Once regular sparring partners, Creighton and Marquette square off Tuesday night for the first time in 15 seasons in a matchup laced with historical overtones.
The 9:02 p.m. game at the CenturyLink Center marks the first game for each team in the reconfigured Big East, the 10-team league that blossomed out of the football-forced implosion of the old Big East.
Marquette was one of the seven schools from the old league that formed the core of the new conference. Creighton was one of the three new schools that joined, and its inclusion sated a desire to become a member of a big-time league that had burned within the Bluejay program almost since basketballs first started bouncing on the Hilltop a century ago.
The historical significance of Creighton’s Big East debut undoubtedly will be on the minds of more than a few of the 18,000-plus fans that are expected to jam the CenturyLink, hoping that the final hours of the old year will mark a successful start to a new era of Bluejay basketball.
All that probably won’t be more than a passing thought in the minds of the participants.
“It’s like a lot of situations where we’re so focused in on the game plan and what we have to do to win that we don’t have a lot of time to think about that,” Creighton guard Grant Gibbs said. “I think those things happen later in life, when you look back on things.
“We’re excited to start conference play knowing that we have one of the best teams in the league coming in here on day one. To see a team like Marquette, as well as all the other great opponents that we’re going to have in this arena, is really special. It’s hard to believe at times.”
There will come a time, Gibbs said, when a visit by Marquette will be just a normal occurrence. Like it once was for the Bluejays.
The teams have played 76 times since the first meeting in 1923. From 1923 until 1940, they played at least once every season but one (1939-40). After a 10-year break, Creighton and Marquette played annually from 1950 to 1988 except for the 1965-66 and 1966-67 seasons.
The teams have met just three times since Marquette traded its independent status for conference membership in 1989. Marquette won the two games the teams played in the 1994-95 and 1995-96 seasons, and then posted a 80-68 win in the 1998 National Invitation Tournament.
Gibbs was 8 years old the last time the two teams played.
“This is really a cool step for our program,” he said. “Now, it’s time for us as a team to take that responsibility to make that next step.”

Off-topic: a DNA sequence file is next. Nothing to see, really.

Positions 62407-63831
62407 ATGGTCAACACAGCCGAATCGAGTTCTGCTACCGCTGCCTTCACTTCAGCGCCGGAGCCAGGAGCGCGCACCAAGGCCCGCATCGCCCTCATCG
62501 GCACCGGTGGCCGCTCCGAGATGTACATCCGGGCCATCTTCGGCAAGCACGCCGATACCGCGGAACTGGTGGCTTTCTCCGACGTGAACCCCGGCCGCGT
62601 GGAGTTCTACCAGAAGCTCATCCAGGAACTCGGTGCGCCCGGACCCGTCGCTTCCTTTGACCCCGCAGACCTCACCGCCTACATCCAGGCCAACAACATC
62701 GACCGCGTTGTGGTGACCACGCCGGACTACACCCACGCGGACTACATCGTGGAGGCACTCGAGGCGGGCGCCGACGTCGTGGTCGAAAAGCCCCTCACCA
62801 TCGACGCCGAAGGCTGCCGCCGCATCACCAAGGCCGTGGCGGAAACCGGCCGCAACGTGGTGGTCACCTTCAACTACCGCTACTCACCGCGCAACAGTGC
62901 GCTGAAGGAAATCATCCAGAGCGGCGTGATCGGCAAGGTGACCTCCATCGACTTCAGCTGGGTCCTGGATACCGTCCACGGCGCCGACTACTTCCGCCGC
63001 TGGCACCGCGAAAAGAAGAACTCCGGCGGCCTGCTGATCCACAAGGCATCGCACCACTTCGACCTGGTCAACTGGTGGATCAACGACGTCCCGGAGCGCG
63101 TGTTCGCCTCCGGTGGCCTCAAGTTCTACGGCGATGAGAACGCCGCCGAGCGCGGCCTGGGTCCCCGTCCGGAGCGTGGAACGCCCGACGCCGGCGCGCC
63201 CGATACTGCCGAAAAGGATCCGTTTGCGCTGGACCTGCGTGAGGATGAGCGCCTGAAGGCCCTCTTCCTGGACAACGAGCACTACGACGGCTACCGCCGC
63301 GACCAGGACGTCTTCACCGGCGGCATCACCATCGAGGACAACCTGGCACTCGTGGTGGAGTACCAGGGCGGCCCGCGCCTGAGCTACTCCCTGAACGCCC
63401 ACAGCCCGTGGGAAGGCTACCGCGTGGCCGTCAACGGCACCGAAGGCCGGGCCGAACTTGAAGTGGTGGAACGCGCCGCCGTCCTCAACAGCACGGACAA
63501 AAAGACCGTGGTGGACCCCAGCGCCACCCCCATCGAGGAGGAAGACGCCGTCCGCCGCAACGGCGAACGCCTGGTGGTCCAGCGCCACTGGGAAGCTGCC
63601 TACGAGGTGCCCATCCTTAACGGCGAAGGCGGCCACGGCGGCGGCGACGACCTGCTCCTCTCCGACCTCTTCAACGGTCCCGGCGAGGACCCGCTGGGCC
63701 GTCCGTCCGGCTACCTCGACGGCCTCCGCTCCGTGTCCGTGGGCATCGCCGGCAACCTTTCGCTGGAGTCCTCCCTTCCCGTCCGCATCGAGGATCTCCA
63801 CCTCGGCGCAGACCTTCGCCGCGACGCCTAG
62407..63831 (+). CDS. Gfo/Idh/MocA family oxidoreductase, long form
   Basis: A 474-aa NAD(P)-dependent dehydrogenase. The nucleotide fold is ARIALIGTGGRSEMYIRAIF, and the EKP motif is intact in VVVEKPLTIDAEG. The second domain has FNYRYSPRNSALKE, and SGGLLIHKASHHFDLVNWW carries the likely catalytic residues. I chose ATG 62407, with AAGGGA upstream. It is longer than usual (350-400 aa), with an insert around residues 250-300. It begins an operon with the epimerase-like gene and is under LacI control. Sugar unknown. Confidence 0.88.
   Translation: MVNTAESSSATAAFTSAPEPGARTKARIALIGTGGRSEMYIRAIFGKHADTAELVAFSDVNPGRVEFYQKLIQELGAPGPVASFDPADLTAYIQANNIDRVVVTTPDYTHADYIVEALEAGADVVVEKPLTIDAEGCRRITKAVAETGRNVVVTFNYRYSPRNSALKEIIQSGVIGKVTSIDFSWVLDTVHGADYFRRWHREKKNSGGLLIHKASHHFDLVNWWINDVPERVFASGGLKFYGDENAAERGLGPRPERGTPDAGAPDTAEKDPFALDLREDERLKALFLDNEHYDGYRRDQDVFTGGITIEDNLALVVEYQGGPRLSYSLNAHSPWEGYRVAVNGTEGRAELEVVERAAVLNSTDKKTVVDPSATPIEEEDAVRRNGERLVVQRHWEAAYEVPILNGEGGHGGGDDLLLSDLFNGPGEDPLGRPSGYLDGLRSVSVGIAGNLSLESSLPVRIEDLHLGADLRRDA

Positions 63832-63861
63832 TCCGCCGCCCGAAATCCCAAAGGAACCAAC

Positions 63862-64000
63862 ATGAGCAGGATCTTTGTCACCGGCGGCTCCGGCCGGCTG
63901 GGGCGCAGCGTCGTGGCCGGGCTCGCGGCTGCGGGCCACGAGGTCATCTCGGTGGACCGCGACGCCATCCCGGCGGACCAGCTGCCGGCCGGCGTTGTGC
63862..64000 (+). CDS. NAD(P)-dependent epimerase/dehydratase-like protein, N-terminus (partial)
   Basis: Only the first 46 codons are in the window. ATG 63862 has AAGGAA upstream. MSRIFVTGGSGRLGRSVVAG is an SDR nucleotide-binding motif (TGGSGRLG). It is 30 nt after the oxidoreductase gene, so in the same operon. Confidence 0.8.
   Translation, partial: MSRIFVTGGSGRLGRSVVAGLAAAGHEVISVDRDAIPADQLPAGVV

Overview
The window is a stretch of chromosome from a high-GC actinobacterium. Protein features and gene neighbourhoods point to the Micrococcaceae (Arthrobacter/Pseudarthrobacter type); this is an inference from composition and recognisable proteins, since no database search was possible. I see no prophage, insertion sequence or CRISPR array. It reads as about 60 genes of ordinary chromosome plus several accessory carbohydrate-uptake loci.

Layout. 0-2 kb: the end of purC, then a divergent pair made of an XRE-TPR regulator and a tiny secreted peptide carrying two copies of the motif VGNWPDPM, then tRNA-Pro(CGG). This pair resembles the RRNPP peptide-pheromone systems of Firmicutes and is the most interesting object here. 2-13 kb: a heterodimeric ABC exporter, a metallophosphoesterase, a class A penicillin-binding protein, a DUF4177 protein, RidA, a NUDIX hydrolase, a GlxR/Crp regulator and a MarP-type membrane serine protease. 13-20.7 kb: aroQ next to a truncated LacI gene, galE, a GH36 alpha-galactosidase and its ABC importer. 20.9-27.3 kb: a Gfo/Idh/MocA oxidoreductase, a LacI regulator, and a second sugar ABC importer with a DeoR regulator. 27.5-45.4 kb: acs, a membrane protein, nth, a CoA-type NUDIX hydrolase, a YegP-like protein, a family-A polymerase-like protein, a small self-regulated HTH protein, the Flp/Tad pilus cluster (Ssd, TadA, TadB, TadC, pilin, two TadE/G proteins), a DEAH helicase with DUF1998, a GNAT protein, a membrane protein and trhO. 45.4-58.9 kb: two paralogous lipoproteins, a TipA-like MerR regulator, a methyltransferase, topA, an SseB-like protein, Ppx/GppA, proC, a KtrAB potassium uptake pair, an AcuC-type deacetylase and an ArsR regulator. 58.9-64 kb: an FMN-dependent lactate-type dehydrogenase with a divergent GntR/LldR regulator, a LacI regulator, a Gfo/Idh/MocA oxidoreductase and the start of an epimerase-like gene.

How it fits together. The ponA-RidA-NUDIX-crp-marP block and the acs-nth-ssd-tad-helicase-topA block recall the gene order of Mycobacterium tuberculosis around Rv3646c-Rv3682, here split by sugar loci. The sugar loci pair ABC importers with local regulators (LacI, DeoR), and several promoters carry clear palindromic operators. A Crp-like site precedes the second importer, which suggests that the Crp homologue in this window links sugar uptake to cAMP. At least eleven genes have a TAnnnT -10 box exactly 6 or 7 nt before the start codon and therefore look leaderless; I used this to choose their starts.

It won’t be an easy one against a Marquette team that was picked to win the championship before the first tip of the season. Marquette brings an 8-5 record into Tuesday’s game, having played perhaps the most demanding nonconference schedule of Big East teams.
Four of Marquette’s five losses came to teams with top 50 RPI rankings.
“They played one of the best schedules, if not the best schedule, in the country,” Creighton coach Greg McDermott said. “That’s part of the reason why their record isn’t as glamorous as it has been in the past.
“They’ve gone on the road and have played good people, and they’ve come up a few possessions short in a few of those games.”
Ohio State spanked the Golden Eagles 52-35 in the season’s third game. Since then, Marquette’s losses have come by two points at Arizona State, by eight points to San Diego State in the championship game of the Wooden Legacy tournament, by six points at Wisconsin and by seven points against New Mexico.
“We’ve put ourselves in position in each of those games and have come up short for one reason or another,” Marquette coach Buzz Williams said. “We have a lot to work on and a lot to improve on. We just have to continue to improve.”
Tuesday’s opener matches teams with contrasting styles. Creighton leads the Big East in scoring (82.9 points per game) and 3-point field goal percentage (.437) and is tied for first in field-goal percentage (.492).
Marquette, with a rugged front line anchored by 6-foot-11 Chris Otule and 6-8 Davante Gardner, is first in scoring defense (61.5 points per game) and is tied for first in field-goal percentage defense (.385).
It’s the front-line matchup of Otule and Gardner against his duo of Doug McDermott and Ethan Wragge that Greg McDermott sees as being perhaps the most crucial of the night.
“Their front line is physical, and we’re a little more finesse,” the coach said. “I think how that plays out in the end will have a lot to do with the outcome of the game.”
Another big factor could be the crowd. Combine Creighton’s Big East debut with a late start and New Year’s Eve, and Williams knows exactly what’s in store for his team.
“I think it’s going to be unbelievable,” he said. “We’re walking into a buzz saw.”
McDermott and his players say they hope the atmosphere is similar to what it was last March when Wichita State visited the CenturyLink. That crowd of 18,613 was energized from the time the players came out for warmups an hour before the game to the final seconds of the Bluejays’ 91-79 victory.
“It was different than anything I’ve experienced here,” the coach said. “There was an energy from start to finish that was very impressive. It was worth eight to 10 points that particular day.
“I hope our fans understand they can have that kind of an impact if they really truly participate in the game. On that day, we had everyone in the building into the game from the opening tip.”